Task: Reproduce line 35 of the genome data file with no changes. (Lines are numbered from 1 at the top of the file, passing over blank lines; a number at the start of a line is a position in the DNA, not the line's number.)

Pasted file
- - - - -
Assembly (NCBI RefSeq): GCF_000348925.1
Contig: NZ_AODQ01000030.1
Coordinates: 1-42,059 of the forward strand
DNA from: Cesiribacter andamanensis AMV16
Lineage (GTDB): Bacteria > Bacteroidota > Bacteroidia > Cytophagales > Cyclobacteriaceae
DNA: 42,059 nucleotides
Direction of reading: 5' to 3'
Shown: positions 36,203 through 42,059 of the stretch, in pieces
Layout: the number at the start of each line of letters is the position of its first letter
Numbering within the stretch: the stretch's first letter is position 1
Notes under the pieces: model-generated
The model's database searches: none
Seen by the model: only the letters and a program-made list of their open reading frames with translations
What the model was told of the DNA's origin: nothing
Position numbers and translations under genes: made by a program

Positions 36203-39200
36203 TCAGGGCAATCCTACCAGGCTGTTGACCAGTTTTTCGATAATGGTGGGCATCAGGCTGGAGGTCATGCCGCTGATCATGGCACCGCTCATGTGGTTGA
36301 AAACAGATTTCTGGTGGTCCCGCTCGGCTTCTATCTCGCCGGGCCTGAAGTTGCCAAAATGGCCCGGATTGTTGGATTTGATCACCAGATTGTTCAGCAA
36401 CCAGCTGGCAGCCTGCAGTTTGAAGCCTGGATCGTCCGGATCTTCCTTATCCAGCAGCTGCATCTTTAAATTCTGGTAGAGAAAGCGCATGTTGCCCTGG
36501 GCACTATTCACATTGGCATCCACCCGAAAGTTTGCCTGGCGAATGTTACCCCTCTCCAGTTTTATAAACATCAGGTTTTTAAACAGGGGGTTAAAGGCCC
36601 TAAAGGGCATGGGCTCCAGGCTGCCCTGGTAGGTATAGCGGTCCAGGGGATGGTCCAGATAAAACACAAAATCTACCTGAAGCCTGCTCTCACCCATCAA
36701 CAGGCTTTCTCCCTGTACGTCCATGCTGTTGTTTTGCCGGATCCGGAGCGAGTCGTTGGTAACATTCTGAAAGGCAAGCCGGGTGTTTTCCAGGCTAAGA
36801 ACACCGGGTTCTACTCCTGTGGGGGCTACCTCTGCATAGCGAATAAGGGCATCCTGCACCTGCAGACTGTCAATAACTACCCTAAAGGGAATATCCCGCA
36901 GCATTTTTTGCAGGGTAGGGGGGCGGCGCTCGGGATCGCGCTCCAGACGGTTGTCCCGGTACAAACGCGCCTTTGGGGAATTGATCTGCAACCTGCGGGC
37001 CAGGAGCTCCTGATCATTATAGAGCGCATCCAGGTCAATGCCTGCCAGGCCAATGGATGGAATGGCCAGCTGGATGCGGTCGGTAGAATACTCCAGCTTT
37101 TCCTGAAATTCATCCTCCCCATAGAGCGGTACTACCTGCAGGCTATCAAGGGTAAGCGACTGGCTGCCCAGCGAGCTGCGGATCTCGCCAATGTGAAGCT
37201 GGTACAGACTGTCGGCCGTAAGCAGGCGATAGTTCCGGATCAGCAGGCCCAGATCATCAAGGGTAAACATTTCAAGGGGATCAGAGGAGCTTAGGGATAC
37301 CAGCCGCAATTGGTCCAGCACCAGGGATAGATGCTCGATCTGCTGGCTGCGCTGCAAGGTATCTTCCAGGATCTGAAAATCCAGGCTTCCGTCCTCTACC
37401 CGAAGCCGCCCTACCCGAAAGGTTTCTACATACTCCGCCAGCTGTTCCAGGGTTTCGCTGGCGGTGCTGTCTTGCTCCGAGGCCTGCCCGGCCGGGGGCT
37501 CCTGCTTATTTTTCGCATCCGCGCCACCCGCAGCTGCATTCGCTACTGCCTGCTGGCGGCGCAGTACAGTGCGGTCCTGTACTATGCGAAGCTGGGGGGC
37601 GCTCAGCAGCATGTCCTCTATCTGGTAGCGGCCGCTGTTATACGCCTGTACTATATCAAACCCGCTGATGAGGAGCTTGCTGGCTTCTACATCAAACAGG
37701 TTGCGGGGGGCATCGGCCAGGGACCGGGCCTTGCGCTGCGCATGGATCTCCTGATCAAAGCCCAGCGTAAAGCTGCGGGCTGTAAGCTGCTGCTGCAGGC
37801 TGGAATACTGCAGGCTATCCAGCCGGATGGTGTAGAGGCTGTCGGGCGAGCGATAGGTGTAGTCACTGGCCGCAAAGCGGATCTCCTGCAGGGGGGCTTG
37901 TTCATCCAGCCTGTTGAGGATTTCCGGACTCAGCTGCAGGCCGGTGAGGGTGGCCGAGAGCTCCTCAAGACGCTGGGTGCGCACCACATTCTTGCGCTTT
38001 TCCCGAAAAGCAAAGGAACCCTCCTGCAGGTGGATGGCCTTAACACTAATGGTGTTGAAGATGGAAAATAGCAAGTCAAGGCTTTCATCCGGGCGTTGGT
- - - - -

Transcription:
38001 TCCCGAAAAGCAAAGGAACCCTCCTGCAGGTGGATGGCCTTAACACTAATGGTGTTGAAGATGGAAAATAGCAAGTCAAGGCTTTCATCCGGGCGTTGGT